House of Corrections – Lessons from behind bars

House of Corrections

Erin Elizabeth Clune – America Magazine

Lessons from behind bars

I stayed on the phone with my husband as I drove up to the prison, its jagged stone facade stretching outward from a large, pointed, central turret. If it had not been nestled within the beautiful, rolling landscape of the lower Catskill mountains, I thought, this building would look much more ominous. I had taught plenty of college classes before—but never inside a maximum security prison. This semester, my students would be incarcerated men, some of them presumably doing time for violent crimes. During the hefty two-hour commute from my apartment in New York City, I had plenty of time to conjure up some worst-case scenarios. Would the students be tough, I wondered, or intimidating? Was it really safe for women to work in this environment? “See you tonight,” I said to my husband, nervously signing off. “Wish me luck.”

When I agreed to work at the prison, I had not even been looking for a job. Tom, an old friend of mine from graduate school, had called me up one day quite out of the blue and said his prison college program was looking for an instructor, and he had thought of me. It was run, Tom said, by a highly reputable organization called the Bard Prison Initiative. In the absence of public funding, the program enabled incarcerated men and women to take college courses and get college degrees. Teaching in a prison might take some getting used to, Tom admitted. But they really needed someone. And, he promised, it would be extremely rewarding.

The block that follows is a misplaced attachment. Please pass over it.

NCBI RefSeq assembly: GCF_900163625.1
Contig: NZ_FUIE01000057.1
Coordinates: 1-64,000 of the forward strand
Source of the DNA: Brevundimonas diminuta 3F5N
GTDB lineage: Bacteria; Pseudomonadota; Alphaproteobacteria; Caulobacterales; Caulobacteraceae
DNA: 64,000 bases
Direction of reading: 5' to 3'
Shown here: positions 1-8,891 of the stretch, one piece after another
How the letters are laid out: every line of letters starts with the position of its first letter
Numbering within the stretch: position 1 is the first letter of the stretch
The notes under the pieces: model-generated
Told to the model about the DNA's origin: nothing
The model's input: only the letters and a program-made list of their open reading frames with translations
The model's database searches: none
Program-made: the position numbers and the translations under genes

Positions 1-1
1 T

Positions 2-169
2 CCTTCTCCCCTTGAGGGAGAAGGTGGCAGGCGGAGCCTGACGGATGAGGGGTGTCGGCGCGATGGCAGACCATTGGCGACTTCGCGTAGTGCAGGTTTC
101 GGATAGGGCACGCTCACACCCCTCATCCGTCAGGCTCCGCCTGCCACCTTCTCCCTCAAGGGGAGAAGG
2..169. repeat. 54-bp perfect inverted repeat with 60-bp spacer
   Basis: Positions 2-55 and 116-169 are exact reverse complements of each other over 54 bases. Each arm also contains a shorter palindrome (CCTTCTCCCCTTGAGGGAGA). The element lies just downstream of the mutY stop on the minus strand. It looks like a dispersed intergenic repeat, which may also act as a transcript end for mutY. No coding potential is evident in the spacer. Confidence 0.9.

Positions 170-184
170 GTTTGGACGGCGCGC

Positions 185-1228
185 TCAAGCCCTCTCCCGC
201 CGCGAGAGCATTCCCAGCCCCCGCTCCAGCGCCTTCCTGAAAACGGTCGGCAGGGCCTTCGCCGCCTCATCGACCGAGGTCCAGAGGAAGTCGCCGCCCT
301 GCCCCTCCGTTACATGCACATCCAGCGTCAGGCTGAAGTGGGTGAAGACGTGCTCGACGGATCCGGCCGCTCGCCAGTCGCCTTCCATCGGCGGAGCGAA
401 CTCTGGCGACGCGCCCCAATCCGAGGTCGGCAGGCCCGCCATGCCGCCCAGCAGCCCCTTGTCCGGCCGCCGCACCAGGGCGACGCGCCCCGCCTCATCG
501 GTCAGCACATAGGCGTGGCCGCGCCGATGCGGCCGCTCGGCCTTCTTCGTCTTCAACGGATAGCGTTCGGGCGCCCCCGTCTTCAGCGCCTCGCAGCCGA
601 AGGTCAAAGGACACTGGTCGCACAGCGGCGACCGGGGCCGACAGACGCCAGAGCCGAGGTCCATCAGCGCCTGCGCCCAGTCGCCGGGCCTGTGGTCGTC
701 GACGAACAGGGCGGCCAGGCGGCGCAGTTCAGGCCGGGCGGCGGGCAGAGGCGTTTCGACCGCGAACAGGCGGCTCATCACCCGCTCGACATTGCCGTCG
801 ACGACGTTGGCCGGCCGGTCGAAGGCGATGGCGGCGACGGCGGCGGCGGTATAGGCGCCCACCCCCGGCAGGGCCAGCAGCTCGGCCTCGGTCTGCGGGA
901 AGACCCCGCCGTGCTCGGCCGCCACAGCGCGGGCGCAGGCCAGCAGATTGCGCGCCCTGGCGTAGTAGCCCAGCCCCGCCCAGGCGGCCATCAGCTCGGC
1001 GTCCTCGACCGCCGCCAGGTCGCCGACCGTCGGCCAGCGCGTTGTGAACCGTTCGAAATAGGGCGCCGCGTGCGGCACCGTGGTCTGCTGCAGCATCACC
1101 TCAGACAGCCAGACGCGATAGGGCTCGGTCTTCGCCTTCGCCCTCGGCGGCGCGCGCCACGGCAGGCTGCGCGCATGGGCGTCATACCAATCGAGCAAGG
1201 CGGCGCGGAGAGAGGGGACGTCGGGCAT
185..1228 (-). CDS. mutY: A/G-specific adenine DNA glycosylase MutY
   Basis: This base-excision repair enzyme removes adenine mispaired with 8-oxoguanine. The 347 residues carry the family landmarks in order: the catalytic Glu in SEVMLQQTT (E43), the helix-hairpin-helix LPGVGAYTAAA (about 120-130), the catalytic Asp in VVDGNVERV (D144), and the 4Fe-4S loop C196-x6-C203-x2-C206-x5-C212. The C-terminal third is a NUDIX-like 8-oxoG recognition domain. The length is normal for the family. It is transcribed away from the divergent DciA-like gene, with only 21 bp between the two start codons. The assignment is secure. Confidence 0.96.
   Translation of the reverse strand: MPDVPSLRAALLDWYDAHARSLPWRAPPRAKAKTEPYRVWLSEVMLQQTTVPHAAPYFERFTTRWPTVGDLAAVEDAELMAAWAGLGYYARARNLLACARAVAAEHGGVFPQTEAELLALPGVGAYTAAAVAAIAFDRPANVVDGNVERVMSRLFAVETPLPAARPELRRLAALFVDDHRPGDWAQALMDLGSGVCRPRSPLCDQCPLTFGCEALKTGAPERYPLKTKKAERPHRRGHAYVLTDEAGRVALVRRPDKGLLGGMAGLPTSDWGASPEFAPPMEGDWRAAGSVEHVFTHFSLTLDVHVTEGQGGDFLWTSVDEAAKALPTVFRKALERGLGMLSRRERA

Once I was inside the facility and simply focused on the people around me, my apprehension started to fade. While I waited for my paperwork to be processed, a few employees entered through the main doors, passed through the security scanners in the lobby and chatted with the front desk officers. These folks obviously knew each other well; they shared stories about their children, their holidays, their health. Eventually, two young men dressed in sweatshirts and prison-issued khaki pants came to clean the front hallway floors. They worked steadily, quietly, occasionally exchanging a few words. To me, they looked tired and depleted. Worse, I thought, they barely looked old enough to be teenagers.

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